As a result, Schmigadoon! exposes, but also lovingly subverts, what may be considered problematic themes and blindspots when it comes to diversity and gender politics from these classic productions, all the while amplifying the ways in which the beloved genre can still shepherd the most cynical versions of ourselves—and our art—toward our best, most inclusive versions.
In a tweet, critic Soraya McDonald described the show as, “What if Daniel Fish’s Oklahoma! and The Good Place had a baby,” referencing the Tony-winning revival that stripped the musical to its starkest insights on violence, justice, and human nature and the NBC fantasy-comedy series that pondered morality and how people could change.
In interviews with cast members from Schmigadoon!, we learned how the strict embrace of its apparent niche appeal should actually help the series translate for a mainstream audience and what the entertainment industry, especially Broadway, could learn from the series’ inclusive casting—a course-correction for what’s long been an issue with these musicals, not to mention Hollywood storytelling in general.
Whatever nostalgic, unattainable utopia those old musicals portrayed, Schmigadoon!—as sharp, fearless, and at times even crude as you’d imagine from a Lorne Michaels production—imagines a new one. And, for the love of all the wind that comes sweeping down the plain, it’s so delightfully weird.
There’s an argument to be made that Schmigadoon!, with its lacerating humor and skilled world-building, should appeal to everyone.
But, should you have grown up on repeat viewings of Sound of Music VHS tapes, maybe played Will Parker in a high school production of Oklahoma!, and, to this day, perhaps find yourself instinctively gravitating toward a YouTube video of Audra McDonald singing “You’ll Never Walk Alone” from Carousel at the 2013 AIDS Walk New York when you’re feeling particularly emotional, Schmigadoon! appeals specifically to you.
“Yes, we made it especially for you, Kevin,” star Aaron Tveit, who plays the town’s handsome, irresistible bad boy (very Billy Bigelow), jokes in a recent Zoom interview.
The truth is, there is an astounding number of people for whom the above embarrassing description rings true. If there was a journey from Glee to Smash to the resurgence of movie musical adaptations (for better or worse) in recent years, Schmigadoon! may be the next stop on the trail.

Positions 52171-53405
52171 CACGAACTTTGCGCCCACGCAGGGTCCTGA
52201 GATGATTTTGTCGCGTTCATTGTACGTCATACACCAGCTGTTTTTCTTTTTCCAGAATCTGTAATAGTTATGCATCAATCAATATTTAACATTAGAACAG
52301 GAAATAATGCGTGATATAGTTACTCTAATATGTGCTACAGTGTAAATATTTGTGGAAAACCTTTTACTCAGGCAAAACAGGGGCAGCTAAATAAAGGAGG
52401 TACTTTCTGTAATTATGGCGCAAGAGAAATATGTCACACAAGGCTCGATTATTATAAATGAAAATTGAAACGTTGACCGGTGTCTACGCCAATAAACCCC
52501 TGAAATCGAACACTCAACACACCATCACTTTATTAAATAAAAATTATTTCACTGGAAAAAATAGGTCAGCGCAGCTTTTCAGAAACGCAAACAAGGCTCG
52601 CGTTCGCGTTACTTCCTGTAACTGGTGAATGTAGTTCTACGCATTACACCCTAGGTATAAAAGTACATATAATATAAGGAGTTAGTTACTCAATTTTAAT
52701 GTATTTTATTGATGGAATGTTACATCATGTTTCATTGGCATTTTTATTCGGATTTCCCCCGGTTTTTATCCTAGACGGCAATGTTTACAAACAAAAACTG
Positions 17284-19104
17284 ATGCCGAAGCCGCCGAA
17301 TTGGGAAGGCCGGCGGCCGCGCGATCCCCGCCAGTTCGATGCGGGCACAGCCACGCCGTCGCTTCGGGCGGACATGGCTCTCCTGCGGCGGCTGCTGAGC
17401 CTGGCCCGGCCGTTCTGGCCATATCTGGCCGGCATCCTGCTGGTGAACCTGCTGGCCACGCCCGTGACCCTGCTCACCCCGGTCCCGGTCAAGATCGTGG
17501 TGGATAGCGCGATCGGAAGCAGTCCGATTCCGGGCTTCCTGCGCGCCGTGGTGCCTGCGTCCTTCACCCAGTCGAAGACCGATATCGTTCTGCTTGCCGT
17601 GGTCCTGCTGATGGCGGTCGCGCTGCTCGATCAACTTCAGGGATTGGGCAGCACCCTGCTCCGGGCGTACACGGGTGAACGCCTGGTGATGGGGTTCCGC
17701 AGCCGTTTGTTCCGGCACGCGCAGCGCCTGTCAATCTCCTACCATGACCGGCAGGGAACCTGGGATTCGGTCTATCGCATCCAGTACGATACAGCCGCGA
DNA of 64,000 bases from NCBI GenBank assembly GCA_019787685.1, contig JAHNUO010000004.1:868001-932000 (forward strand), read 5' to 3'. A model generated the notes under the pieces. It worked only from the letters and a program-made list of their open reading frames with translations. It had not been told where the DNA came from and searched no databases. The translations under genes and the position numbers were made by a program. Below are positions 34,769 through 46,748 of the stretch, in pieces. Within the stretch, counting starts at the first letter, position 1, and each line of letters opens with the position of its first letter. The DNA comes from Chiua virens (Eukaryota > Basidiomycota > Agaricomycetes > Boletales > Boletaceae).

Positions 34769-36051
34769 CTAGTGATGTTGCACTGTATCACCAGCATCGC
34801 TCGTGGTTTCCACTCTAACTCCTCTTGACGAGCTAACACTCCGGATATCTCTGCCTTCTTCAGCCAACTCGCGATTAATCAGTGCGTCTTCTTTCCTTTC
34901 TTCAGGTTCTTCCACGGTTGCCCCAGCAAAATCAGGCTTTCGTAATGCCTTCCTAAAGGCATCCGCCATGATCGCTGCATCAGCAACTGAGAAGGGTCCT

“I think a lot of us probably were on the same journey, that when we started doing musicals in high school it was something that was a little more niche, and then we’ve watched them cross that cultural barrier into something that’s much more widely accepted,” Tveit says. “Now with this, we have the producer of SNL making a musical television show. We’ve really made it, you know what I mean?”
Schmigadoon! might elicit more of a chuckle if you can recognize the classic musical number each new song is referencing and the specifics of the style it is sending up, say when Kristin Chenoweth, playing the reverend’s wife, breaks into a song obviously inspired by “Trouble” from The Music Man, or when Strong’s Melissa educates one of the town’s young women to a tune reminiscent of “Do-Re-Mi” from The Sound of Music. And even if you don’t, the song’s lecturing on the birds, bees, and the female anatomy is funny on its own, regardless of the obvious homage.
The attention to detail is very much the point. Everything from the set design to the phrasing of the singing was specific. Tveit says, “I got a note from [showrunner] Cinco Paul to do the next take ‘a little more Gordon McRae,’” as in the actor who starred in the film versions of Oklahoma! and Carousel. “So I was really trying to get to that place.”
Dove Cameron, who plays Betsy, a figure cut from the same obsessive, man-crazy cloth as Oklahoma!’s Ado Annie, has a theory for why Schmigadoon!, with all these citations from the musical canon, works as modern television, especially in the streaming age.
“Things that are created these days are trying so hard to hit so many key demos that they end up hitting none of them,” she says. “There are so many people that are creating things that are trying to break through and just like really be the next big thing by being so general and by trying to take pieces of the zeitgeist and piece them together in ways that the audience is far too smart for. So everybody goes, ‘That’s a mess! I don’t want to watch that.’ Nobody likes that.”